What does the Wife of Bath's tale tell about the role of women in the Middle Ages?

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Jamie Wheeler eNotes educator| Certified Educator

Chaucer is commenting here about the narrow rules and confines women had to live by within a male-dominated society. In the Middle Ages, it was believed that men were born with the "higher" human nature. Men were "blessed" with rationality: they had all the brain power. Women, on the other hand, were viewed as ruled by their emotions, consumed by materialism and sexually insatiable.

Women's positions in life were further confined by the medieval church, which insisted women needed to be "tamed," yet promoted the need to be "fruitful and mulitply." The wife of Bath laments in lines 75-78,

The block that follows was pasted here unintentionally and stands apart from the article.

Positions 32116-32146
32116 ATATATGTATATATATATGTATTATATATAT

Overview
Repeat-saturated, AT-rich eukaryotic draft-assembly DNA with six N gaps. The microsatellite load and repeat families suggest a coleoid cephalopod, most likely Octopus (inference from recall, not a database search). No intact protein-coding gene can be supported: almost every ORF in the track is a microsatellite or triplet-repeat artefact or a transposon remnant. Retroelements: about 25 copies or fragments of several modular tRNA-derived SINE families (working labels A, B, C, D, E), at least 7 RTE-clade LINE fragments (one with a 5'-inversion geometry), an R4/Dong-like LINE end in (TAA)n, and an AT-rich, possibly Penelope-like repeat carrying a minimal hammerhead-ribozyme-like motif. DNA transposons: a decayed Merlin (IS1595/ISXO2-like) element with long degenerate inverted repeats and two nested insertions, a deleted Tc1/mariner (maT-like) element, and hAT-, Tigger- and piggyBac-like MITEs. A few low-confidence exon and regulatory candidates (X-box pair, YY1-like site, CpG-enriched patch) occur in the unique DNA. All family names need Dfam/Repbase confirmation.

For hadde God comanded maidenhede,
Than hadde he dampned wedding with the deede;
And certes, if there were no seed ysowe,
Virginitee, thanne wherof sholde it grow?

Another conflict women in the Middle Ages faced in both the Church and in society was in the need for women to be married to survive. Women could not be property owners, nor maintain independent income apart from a man. If one was unmarried, their choices were few: nunneries or becoming a burden to a family member. Thus, while the wife of Bath may seem bawdy and boastful at times with her tales of five husbands, society and the church in reality left women little choice.

Read the study guide:
The Canterbury Tales

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